Anemone Fish and Anemones

Thanks to Disney Pixar’s 2003 blockbuster ‘Finding Nemo’, anemonefish are among the most popular fish in the world, however these beautiful fish and their symbiotic relationships with their host anemones have been a favourite among divers and snorkellers since we first started exploring the underwater world.

Bunaken Marine Park is home to numerous species of anemonefish, and our house reef ‘Siladen Jetty’ is one of the best places to see them. We have more than eight species on our house reef alone, and because their host anemones tend to favour the shallower waters, both divers and snorkellers have an equal opportunity to encounter them.

What is a Sea Anemone?

Anemone Fish and Anemones Named after the colourful flower ‘Anemone’ because of their bright colours, sea anemones are actually a predatory animal that are found in the phylum Cnidarian, which means they are related to corals, jellyfish, and hydroids.

 Most anemones attach themselves to the substrate via their pedal disk (base), have a columnar trunk with an oral disc (mouth) and this is surrounded by a ring of tentacles. These tentacles are coved in stinging cells, which are used to trap food and direct it to its oral disc.

 Like corals, many anemones form symbiotic relationships with either zooxanthellae, or zoochlorellae, which gives the anemone extra nutrition and energy, and exactly like corals, anemones can bleach when the water gets too warm for a prolonged period of time.


How do Anemonefish live in Anemones?

Anemone Fish and Anemones

 Because the tentacles are covered in stinging cells, most fish will avoid them, however anemonefish have evolved a genius way to bypass the sting.

Some species of anemonefish are born with a protective mucus like layer that allows them to slip through the stinging tentacles without any issues. Other species must adapt to their host anemones stinging cells by slowly easing their way into them. At first the anemonefish will receive mild stings, however over time they will build up an immunity and develop their own mucus coating.

To avoid having to endure this experience, the anemone fish will adjust their own body chemistry so it matches that of the host anemone, and once this has happened the anemone will no longer recognise the fish as potential food, and allow it to pass through freely without being stung.

 The Perfect Example of Mutualism

Anemone Fish and Anemones

 The relationship between anemonefish and anemones is known as mutualism – a form of symbiosis where all parties involved benefit from the relationship.

Once the anemonefish has adapted to the venomous stinging tentacles, they have something that most other fish will never have – a safe home where predators cannot get to them. In exchange, the fish will help circulate fresh water throughout the tentacles. The toilet waste from the anemonefish will also be eaten by the host anemone, so they provide a second food source for them.

Some species of anemonefish are notoriously aggressive, often chasing away fish (and even divers) who are many times larger than them. Although the anemone has stinging cells to help protect them, they are not powerful enough to take on larger polyp eating predators such as butterfly fish, however these anemone eating fish are no match for the aggressive anemonefish that will defend its home at all costs.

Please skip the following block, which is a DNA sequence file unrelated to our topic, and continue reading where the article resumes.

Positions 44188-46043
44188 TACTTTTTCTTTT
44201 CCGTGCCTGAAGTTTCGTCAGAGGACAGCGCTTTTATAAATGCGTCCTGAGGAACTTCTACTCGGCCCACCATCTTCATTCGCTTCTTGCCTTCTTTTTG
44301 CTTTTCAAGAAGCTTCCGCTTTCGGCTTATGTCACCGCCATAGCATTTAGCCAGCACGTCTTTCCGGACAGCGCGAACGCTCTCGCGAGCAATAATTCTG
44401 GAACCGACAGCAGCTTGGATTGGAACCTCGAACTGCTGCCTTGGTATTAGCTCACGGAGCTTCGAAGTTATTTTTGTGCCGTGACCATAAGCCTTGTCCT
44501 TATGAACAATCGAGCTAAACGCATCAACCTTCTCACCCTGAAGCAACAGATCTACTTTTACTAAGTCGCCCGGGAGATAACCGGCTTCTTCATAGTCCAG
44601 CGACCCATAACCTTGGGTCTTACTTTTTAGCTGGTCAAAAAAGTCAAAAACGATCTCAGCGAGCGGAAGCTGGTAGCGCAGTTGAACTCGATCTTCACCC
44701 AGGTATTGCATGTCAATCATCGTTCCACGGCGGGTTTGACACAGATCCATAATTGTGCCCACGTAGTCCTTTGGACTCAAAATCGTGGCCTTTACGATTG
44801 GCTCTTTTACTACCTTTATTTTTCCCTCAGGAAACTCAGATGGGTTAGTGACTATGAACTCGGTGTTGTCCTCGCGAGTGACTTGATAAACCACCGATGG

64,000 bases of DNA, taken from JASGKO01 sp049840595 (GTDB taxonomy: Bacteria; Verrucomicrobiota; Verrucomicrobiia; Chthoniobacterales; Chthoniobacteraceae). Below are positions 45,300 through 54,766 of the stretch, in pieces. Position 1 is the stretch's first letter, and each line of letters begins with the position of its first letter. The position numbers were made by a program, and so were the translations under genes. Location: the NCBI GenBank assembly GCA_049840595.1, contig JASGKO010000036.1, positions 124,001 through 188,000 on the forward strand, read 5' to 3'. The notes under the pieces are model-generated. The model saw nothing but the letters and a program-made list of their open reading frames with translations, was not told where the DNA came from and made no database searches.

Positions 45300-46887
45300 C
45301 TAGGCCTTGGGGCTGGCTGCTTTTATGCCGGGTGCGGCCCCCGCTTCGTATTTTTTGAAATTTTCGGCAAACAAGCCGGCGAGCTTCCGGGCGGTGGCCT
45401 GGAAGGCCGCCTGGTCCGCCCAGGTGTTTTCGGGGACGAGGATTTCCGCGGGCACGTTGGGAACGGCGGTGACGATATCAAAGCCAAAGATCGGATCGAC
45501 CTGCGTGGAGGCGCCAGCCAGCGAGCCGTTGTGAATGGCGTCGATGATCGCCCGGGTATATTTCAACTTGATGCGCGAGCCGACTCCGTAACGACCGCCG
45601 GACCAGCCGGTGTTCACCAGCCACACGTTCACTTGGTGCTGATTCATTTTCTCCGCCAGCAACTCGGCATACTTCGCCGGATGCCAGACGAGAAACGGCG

There have been studies throughout the world regarding anemone fish and anemones, and the majority have concluded that when anemone has at least one anemonefish living inside it, both animals have a far higher survival rate compared to when ‘going alone’. Not only that, but anemones have been shown to grow up to three times faster, and they reproduce more – both sexually and asexually.

The deep walls throughout Bunaken Marine Park showcase multiple examples of mutualistic relationships, however the relationship between anemone fish and anemones is probably the easiest to see, and one of the most effective.

 Photographing Anemone Fish

Anemone Fish and AnemonesBecause of their bright colours, lack of fear, and prevalence throughout the area, anemonefish and their host anemones are among the most commonly photographer subjects in Bunaken Marine Park.

Because they are so territorial, they will often ‘face off’ to the camera, which gives photographers the perfect opportunity to get a head on shot with the fish actually looking at the camera. Even the shier species will not back away when the anemone is approached.

Anemones and anemone fish are very common subjects for close focus wide angle photography. Because the anemones are very colourful, they make a wonderful foreground subject, and as they cannot move, you can wait for an interesting background subject to appear, such as a turtle or a school of wide mouth mackerel.

Many anemones also tend to prefer areas of higher current, so they are easy to find on either the top of the reef, or on a corner. This allows a wide angle photographer to include a lot of open water, and possibly the sun, in the image, which usually ends with fantastic results as the striking colours of the anemone really stick out.

For those who prefer to go macro, you have equally as fantastic opportunities to photograph anemone fish. They tend to move around quite a bit, so unless you are very patient, we would not recommend having too powerful a macro lens, as it may be very difficult to frame the subject. One thing to look out for with macro photography is the parasite, Cymothoa exigua, a tongue eating louse that belongs more in a science fiction movie than real life, is relatively common in anemonefish.